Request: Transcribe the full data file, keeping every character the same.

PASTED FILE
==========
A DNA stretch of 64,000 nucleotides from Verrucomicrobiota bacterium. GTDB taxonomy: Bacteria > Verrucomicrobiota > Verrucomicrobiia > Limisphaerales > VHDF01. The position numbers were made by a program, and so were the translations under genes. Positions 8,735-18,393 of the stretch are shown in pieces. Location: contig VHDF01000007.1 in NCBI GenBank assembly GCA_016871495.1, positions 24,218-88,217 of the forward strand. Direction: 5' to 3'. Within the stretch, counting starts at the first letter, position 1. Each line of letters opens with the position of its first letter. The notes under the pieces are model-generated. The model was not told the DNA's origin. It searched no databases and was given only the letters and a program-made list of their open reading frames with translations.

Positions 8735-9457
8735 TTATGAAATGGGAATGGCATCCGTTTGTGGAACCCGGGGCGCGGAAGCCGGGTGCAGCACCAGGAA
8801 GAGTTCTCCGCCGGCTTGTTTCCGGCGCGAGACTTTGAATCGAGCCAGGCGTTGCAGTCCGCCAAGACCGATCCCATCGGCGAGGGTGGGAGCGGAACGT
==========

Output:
A DNA stretch of 64,000 nucleotides from Verrucomicrobiota bacterium. GTDB taxonomy: Bacteria > Verrucomicrobiota > Verrucomicrobiia > Limisphaerales > VHDF01. The position numbers were made by a program, and so were the translations under genes. Positions 8,735-18,393 of the stretch are shown in pieces. Location: contig VHDF01000007.1 in NCBI GenBank assembly GCA_016871495.1, positions 24,218-88,217 of the forward strand. Direction: 5' to 3'. Within the stretch, counting starts at the first letter, position 1. Each line of letters opens with the position of its first letter. The notes under the pieces are model-generated. The model was not told the DNA's origin. It searched no databases and was given only the letters and a program-made list of their open reading frames with translations.

Positions 8735-9457
8735 TTATGAAATGGGAATGGCATCCGTTTGTGGAACCCGGGGCGCGGAAGCCGGGTGCAGCACCAGGAA
8801 GAGTTCTCCGCCGGCTTGTTTCCGGCGCGAGACTTTGAATCGAGCCAGGCGTTGCAGTCCGCCAAGACCGATCCCATCGGCGAGGGTGGGAGCGGAACGT